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Device harvests energy from low-frequency vibrations - Phys.org

In the physical sciences, mechanical energy is the sum of potential energy and kinetic energy. It is the energy associated with the motion and position of an object. The principle of conservation of mechanical energy states that in an isolated system that is only subject to conservative forces the mechanical energy is constant. If an object is moved in the opposite direction of a conservative net force, the potential energy will increase and if the speed of the object is changed, the kinetic energy of the object is changed as well. In all real systems, however, non-conservative forces, like frictional forces, will be present, but often they are of negligible values and the mechanical energy's being constant can therefore be a useful approximation. In elastic collisions, the mechanical energy is conserved but in inelastic collisions, some mechanical energy is converted into heat. The equivalence between lost mechanical energy and an increase in temperature was discovered by James Prescott Joule.

An example of a mechanical system: A satellite is orbiting the Earth only influenced by the conservative gravitational force and the mechanical energy is therefore conserved. The satellite is accelerated towards the Earth with an acceleration perpendicular to the velocity. This acceleration is represented by a green acceleration vector and the velocity is represented by a red velocity vector. Though the velocity is constantly changed with the direction of the vector because of the acceleration vector, the speed of the satellite is not since the magnitude of the velocity vector remains unchanged.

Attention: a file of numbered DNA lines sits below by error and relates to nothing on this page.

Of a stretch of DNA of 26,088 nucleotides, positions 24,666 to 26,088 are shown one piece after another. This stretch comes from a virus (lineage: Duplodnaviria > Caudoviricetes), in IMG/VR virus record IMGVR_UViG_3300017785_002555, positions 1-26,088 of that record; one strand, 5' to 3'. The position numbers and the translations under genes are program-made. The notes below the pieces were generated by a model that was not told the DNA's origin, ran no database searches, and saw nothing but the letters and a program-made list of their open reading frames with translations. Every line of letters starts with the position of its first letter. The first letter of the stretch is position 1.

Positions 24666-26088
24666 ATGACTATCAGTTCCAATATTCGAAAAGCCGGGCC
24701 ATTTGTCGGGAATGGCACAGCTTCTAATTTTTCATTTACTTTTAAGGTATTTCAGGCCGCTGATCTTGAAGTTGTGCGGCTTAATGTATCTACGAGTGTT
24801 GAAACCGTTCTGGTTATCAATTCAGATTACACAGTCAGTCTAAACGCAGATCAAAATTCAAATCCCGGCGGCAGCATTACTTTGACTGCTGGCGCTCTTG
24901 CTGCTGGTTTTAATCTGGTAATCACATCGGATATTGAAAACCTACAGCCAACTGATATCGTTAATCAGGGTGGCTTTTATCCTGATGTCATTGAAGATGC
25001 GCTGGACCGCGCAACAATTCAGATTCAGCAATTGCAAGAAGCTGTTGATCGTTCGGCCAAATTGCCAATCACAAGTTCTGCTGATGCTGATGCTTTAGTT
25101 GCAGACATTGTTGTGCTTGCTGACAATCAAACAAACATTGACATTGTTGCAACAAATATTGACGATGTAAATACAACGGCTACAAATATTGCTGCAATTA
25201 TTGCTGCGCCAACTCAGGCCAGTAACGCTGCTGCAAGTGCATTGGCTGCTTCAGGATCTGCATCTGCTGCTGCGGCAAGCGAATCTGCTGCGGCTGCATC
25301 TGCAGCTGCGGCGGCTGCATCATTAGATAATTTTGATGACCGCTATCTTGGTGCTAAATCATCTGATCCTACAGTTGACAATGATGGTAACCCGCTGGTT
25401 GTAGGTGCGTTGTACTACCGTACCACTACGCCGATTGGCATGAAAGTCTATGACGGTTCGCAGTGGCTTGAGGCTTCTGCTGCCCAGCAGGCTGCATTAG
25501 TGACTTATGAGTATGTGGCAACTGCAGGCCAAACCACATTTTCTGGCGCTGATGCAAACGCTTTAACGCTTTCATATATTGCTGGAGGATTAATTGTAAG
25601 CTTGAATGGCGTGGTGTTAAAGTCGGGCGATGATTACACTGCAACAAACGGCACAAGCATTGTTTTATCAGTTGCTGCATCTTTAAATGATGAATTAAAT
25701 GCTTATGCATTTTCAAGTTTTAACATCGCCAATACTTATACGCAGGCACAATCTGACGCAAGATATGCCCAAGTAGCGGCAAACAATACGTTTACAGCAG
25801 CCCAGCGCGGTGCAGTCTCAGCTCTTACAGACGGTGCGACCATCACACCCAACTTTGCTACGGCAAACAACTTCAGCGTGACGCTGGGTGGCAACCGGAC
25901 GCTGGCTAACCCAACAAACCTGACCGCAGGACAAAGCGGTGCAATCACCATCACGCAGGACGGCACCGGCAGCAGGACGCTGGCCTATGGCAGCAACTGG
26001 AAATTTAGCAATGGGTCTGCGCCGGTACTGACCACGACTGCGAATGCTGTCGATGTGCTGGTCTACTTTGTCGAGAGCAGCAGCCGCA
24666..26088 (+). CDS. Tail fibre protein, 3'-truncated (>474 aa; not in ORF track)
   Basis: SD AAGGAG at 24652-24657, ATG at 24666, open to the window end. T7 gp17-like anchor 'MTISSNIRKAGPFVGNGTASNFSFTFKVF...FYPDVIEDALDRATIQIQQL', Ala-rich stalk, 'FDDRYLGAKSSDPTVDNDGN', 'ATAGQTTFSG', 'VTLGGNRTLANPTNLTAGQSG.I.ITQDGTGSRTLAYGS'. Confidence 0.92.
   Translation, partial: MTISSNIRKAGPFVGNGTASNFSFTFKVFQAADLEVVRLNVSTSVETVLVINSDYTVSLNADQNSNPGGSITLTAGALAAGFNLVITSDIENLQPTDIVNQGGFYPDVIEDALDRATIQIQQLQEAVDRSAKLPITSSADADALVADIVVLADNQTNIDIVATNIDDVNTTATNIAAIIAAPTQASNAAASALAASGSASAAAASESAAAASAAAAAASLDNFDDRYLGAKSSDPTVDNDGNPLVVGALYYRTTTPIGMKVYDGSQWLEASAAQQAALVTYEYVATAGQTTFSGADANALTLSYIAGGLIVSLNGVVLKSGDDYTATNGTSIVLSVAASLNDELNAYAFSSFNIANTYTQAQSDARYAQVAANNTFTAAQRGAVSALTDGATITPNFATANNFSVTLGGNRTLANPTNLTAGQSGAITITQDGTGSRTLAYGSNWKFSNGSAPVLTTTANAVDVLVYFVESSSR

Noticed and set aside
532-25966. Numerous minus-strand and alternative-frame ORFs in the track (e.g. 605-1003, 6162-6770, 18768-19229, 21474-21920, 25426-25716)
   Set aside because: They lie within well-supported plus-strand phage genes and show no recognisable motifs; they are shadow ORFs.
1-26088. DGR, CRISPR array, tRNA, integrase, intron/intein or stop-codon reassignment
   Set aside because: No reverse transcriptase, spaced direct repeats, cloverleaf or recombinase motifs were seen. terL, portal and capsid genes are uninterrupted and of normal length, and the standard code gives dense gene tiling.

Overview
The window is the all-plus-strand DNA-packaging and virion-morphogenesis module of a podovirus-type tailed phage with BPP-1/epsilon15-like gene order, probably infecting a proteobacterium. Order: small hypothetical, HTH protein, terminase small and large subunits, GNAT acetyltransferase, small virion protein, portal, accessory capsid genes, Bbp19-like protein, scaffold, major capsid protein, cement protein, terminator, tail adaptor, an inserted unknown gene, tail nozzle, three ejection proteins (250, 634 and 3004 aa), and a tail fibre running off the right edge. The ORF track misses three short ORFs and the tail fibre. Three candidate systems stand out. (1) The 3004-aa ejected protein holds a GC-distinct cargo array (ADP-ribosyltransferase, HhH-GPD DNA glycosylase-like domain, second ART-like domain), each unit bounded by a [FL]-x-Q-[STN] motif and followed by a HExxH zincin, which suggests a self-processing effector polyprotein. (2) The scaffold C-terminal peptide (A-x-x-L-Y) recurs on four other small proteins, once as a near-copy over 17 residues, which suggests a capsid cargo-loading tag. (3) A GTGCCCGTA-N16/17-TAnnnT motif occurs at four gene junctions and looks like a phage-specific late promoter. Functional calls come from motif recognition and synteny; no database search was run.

In the physical sciences, mechanical energy is the sum of potential energy and kinetic energy. It is the energy associated with the motion and position of an object. The principle of conservation of mechanical energy states that in an isolated system that is only subject to conservative forces the mechanical energy is constant. If an object is moved in the opposite direction of a conservative net force, the potential energy will increase and if the speed (not the velocity) of the object is changed, the kinetic energy of the object is changed as well. In all real systems, however, non-conservative forces, like frictional forces, will be present, but often they are of negligible values and the mechanical energy's being constant can therefore be a useful approximation. In elastic collisions, the mechanical energy is conserved but in inelastic collisions, some mechanical energy is converted into heat. The equivalence between lost mechanical energy (dissipation) and an increase in temperature was discovered by James Prescott Joule.

Many modern devices, such as the electric motor or the steam engine, are used today to convert mechanical energy into other forms of energy, e.g. electrical energy, or to convert other forms of energy, like heat, into mechanical energy.

Forms of Mechanical Energy

This interactive animation explains types of mechanical energy. This is a product of Mexus Education Pvt. Ltd., an education innovations company based in ...

Physics, Conservation of Mechanical Energy, An Explanation

In this video Mr. Swarthout explains total mechanical energy and how you can use it in together with conservation of energy to solve problems in physics.

Kinetic Energy, Potential Energy and Mechanical Energy - Basic Introduction

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